I received this book for free from NetGalley in exchange for an honest review. This does not affect my opinion of the book or the content of my review.Highland Heat by Jennifer Haymore
Genres: Romance, Historical, Scottish, Regency, Victorian, 20th Century
Perfect for readers of Maya Banks, Monica McCarty, and Sabrina Jeffries, Jennifer Haymore’s seductive Highland Knights series heats up with an electrifying tale of class warfare, fierce loyalties, and forbidden love.
With blood still drying on the front lines at Waterloo, Lady Grace Carrington helps an injured soldier to a British medical tent. Though she believes she’s pulled him to safety, in fact she has put them both in grave danger: Because when his brilliant blue eyes meet hers, the passionate Scottish sergeant kisses her in a way that leaves her breathless and trembling. As the obedient daughter of an earl, Grace shouldn’t be tempted by someone so far below her station. But as a red-blooded woman, she longs for so much more.
As far as Duncan Mackenzie is concerned, getting stabbed in the arm was the best thing that ever happened to him. When he wakes on the battlefield, the sight of Grace’s lovely face sets his soul aflame. As an enlisted man and a farmer’s son, however, pursuing his guardian angel means facing the wrath of London society, not to mention his own superiors in the British Army. Aye, but he’d risk all that and more just to keep her in his arms.
A little something something was missing.
Thoughts on Highland Heat
There’s nothing really wrong with Highland Heat, but there’s nothing that truly stands out with it, either. And that’s a good summation of how Highland Heat was for me. A solid three star read. I didn’t hate it, but I did find myself putting it down to check my phone and do other things.
The biggest obstacle I had with Highland Heat is that although the characters weren’t supposed to be together due to class differences, nothing really stopped them from being together. They seemed to talk about how they weren’t supposed to be together more than they were ever really dragged apart. It reduced the tension of their “stolen” moments together.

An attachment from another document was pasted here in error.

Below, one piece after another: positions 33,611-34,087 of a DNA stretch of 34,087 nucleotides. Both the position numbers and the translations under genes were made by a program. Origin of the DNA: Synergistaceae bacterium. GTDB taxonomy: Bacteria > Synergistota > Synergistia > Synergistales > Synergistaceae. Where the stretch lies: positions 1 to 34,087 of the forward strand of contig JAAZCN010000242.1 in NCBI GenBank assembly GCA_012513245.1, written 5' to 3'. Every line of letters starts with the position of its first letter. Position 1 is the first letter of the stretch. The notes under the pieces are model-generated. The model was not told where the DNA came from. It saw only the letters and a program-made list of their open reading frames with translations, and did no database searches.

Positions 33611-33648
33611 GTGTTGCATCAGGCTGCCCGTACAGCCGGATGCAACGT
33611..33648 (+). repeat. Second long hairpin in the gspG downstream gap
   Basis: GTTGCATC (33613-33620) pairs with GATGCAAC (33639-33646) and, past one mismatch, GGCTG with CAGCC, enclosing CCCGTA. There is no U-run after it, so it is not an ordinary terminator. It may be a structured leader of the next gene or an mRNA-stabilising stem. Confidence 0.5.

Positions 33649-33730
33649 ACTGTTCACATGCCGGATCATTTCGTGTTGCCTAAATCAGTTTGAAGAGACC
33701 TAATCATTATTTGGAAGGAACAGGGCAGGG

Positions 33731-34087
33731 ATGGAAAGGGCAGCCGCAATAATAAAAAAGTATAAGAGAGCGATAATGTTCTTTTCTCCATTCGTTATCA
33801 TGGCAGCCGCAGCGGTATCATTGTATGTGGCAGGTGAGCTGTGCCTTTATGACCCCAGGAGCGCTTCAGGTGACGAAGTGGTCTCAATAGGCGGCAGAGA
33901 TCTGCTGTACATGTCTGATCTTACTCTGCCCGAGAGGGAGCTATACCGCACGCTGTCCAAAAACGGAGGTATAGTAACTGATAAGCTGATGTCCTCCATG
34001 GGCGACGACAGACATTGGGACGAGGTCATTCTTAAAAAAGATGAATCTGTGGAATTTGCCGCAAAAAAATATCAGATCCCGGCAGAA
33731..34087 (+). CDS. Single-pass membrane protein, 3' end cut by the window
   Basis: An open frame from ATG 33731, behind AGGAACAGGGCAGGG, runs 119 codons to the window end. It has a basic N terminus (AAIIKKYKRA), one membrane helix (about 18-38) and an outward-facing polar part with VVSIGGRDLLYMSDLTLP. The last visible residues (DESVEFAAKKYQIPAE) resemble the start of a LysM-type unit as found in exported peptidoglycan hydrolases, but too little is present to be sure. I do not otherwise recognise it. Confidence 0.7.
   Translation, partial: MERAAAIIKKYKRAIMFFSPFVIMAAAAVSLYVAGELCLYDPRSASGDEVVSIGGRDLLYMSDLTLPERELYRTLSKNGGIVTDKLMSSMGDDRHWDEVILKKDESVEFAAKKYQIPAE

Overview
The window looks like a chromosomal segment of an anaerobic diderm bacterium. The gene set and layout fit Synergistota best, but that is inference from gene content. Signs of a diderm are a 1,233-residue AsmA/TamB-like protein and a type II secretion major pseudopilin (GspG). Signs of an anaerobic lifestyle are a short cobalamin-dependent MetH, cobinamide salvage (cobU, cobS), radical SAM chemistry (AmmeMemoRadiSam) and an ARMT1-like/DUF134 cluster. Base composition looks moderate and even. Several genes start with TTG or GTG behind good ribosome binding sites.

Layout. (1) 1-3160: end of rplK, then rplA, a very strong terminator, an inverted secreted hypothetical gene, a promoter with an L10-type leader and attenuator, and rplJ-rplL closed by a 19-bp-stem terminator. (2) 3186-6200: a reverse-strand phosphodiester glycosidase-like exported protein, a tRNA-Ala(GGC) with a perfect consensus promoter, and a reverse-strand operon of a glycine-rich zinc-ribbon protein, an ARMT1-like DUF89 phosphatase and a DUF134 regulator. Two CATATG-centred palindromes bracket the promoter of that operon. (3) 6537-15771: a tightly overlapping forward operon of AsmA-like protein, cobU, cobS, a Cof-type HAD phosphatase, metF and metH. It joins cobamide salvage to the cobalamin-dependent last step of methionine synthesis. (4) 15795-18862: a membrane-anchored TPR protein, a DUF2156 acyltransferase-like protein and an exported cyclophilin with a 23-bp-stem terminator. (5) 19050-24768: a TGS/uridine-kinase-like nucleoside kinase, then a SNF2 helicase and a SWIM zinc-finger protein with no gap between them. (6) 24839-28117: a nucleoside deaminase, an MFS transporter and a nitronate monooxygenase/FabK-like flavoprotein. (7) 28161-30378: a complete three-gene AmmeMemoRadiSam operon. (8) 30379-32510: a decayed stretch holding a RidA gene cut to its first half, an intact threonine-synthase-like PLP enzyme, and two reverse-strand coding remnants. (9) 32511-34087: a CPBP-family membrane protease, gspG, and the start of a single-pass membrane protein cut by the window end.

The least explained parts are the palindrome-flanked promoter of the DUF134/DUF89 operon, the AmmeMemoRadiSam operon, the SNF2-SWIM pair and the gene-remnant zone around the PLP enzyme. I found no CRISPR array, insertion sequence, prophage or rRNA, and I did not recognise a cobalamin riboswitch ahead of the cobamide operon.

I also wasn’t convinced of Duncan’s “reckoning” — when he’s finally convinced he and Grace should be together. View Spoiler »Because Grace’s sister and brother-in-law sitting him down and saying he should go for it is enough to convince him, even when breaking Grace’s heart isn’t? Don’t buy it. « Hide Spoiler
Duncan was part of a group working for the government to “put down” dissenters, but that only seemed to be relevant to a) keep Duncan and Grace apart for a bit and b) create drama at the end/climax and c) convince Grace’s father that Grace and Duncan were supposed to be together. It was almost an after thought, and certainly didn’t feel like it was a central part of the overall plot.
View Spoiler »I also didn’t like how, after Grace had been kidnapped, Duncan saved her just before her captor started raping her. It felt really icky, like it was a severe escalation that only served to show Grace’s father how much Duncan really cared for Grace. I don’t think it needed to escalate that far to prove the point; women don’t have to be nearly raped for men to prove themselves. « Hide Spoiler
That said, Highland Heat was still an likable read. Grace’s sister and brother-in-law’s romance may have actually been slightly more interesting than Grace and Duncan’s insta-attraction, but I didn’t dislike this book. Jury’s still out on whether I’d read more from this series.